Christmas was spent with family, so we travelled en masse to the early kick-off on Boxing Day. The roads were surprisingly empty but as we got nearer to the ground, the crowds were gathering and the pulses quickened.
Despite Palace’s poor performances this season, the news that Pardew had been replaced by Allardyce was not what we needed going in to this game and I approached it with low expectations.
The main team news was that Deeney had been named on the bench, with Janmaat taking his place in a front three. Mazzarri’s other change was to bring Guedioura in for Zúñiga. So the starting line-up was Gomes; Kaboul, Prödl, Britos, Holebas; Capoue, Behrami, Guedioura; Amrabat, Ighalo and Janmaat.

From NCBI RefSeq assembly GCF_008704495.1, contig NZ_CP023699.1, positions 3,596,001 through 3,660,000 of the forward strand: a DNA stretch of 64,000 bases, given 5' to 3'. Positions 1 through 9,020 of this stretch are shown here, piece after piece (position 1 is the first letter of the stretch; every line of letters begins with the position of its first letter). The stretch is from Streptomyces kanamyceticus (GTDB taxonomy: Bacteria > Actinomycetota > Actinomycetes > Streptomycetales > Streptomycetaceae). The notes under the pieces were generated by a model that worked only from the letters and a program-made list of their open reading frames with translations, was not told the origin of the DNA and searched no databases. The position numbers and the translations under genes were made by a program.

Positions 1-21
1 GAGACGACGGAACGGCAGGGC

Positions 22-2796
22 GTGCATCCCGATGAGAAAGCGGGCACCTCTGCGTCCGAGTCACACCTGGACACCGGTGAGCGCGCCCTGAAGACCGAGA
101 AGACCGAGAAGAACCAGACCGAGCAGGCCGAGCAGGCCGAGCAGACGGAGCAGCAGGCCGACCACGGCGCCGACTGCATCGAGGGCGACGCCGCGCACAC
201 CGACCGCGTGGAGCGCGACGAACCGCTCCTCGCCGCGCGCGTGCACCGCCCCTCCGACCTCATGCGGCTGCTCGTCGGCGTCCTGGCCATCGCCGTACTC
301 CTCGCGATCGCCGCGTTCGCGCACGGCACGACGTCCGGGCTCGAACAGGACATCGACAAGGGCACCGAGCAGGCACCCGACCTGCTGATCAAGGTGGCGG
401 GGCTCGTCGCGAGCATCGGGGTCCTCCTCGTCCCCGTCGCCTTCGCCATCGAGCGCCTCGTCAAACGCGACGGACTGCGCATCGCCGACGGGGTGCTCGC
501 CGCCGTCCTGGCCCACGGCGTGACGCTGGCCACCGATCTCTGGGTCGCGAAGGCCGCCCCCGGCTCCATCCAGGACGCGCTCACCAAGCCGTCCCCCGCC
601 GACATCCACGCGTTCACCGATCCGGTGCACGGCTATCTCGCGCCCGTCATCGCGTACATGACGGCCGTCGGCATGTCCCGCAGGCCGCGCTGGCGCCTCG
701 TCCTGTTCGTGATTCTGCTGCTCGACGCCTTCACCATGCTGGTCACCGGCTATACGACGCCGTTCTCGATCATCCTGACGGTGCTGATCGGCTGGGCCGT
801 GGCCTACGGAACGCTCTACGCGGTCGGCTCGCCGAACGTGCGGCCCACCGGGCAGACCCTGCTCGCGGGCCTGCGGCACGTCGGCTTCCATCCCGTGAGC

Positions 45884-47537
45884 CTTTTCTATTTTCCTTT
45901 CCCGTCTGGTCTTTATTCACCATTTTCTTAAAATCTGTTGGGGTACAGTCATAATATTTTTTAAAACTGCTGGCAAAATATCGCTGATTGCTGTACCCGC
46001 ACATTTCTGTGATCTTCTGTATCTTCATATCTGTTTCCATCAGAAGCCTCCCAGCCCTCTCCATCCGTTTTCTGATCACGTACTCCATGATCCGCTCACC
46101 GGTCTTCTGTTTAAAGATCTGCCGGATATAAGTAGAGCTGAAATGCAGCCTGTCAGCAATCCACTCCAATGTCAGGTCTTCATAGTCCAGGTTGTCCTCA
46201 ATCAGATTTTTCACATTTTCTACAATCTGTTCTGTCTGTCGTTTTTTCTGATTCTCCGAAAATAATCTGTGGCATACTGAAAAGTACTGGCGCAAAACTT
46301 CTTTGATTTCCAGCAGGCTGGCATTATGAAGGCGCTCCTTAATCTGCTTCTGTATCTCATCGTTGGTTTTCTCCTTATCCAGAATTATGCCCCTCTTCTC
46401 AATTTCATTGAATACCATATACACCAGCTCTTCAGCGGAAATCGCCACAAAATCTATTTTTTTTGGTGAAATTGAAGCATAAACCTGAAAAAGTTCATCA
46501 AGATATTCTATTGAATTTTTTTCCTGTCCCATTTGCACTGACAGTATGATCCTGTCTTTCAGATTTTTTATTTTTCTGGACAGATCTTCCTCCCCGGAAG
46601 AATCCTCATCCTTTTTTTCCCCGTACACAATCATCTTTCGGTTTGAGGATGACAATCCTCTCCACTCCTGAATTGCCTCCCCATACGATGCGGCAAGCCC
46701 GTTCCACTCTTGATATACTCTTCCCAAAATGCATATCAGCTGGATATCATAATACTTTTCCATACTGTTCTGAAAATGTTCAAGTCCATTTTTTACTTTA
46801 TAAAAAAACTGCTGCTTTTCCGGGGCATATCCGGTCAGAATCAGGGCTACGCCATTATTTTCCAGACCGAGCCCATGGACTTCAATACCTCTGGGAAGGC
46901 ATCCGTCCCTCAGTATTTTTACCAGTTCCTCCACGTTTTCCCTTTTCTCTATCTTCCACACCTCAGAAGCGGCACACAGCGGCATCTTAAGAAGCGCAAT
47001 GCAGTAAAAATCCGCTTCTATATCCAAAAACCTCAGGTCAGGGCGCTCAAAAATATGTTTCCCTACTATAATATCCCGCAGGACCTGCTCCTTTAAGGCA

Mazzarri’s game plan was scuppered in the first couple of minutes as Janmaat picked up an injury while tackling Zaha and was stretchered off to be replaced by Zúñiga. I was gratified to see that a good number of the Palace fans joined us in applauding Janmaat off the pitch. There was an early scare for the Hornets when Zaha, who was booed from the start by the Watford fans, was tripped by Guedioura in a dangerous position. I held my breath as Clattenburg pointed to where the offence was committed but could breathe again when he confirmed that it was outside the box. Thankfully, the free kick did not trouble Gomes. There were more injury woes for the Hornets on 13 minutes as Behrami went down holding his hamstring. He was replaced by Deeney, whose first touch was a lovely ball to Ighalo, but the Nigerian’s cross was blocked. There was nothing in the way of notable chances before the 24th minute when Prödl tackled Benteke on the edge of the box, the ball broke to Cabaye whose shot was just wide of the near post. The Palace man was more successful in the next move, Townsend broke forward and played a lovely through ball to Cabaye, who looked a mile offside when he slotted home, but our hopes were dashed as the linesman kept his flag down and the visitors took the lead. Cabaye also had the next chance with a shot that was well wide of the near post.